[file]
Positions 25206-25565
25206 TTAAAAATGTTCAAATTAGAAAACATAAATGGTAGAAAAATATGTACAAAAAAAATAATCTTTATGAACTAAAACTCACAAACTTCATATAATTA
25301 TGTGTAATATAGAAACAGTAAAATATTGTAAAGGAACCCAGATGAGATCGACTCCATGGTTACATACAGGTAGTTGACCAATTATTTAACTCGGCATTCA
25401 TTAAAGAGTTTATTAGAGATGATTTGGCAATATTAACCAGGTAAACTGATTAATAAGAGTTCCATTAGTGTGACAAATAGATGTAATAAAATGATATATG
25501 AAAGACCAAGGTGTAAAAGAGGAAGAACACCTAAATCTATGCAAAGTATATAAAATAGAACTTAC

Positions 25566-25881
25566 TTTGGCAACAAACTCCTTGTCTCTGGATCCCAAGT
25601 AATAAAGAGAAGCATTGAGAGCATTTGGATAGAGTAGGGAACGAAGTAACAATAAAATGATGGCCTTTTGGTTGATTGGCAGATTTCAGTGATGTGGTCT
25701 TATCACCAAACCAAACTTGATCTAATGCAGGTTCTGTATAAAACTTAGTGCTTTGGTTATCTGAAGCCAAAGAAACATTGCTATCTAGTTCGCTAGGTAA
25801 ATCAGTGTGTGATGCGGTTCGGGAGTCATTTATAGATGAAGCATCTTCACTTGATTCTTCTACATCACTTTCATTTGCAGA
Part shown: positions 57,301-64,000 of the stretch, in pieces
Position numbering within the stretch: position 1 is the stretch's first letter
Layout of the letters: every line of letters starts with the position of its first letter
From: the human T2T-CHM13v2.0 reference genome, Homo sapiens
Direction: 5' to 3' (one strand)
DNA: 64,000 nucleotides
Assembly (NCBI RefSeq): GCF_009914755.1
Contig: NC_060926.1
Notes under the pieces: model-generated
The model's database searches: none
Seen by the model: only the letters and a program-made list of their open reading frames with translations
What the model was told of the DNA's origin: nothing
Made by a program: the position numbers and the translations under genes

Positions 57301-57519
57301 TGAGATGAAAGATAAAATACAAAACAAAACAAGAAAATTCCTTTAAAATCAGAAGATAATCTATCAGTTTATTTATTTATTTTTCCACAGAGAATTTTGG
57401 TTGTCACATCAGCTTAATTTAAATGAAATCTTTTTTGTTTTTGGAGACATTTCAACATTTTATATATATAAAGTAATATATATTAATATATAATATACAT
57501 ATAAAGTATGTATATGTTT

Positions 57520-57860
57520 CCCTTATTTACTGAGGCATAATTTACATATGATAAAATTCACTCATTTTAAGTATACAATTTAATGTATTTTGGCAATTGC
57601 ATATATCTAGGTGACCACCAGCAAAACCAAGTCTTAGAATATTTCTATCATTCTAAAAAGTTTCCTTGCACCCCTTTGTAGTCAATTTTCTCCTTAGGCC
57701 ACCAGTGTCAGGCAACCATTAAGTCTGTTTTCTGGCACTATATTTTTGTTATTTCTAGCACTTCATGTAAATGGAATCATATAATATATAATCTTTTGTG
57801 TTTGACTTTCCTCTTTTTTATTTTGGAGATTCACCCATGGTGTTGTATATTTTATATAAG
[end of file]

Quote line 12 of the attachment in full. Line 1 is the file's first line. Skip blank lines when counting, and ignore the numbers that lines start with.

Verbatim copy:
Position numbering within the stretch: position 1 is the stretch's first letter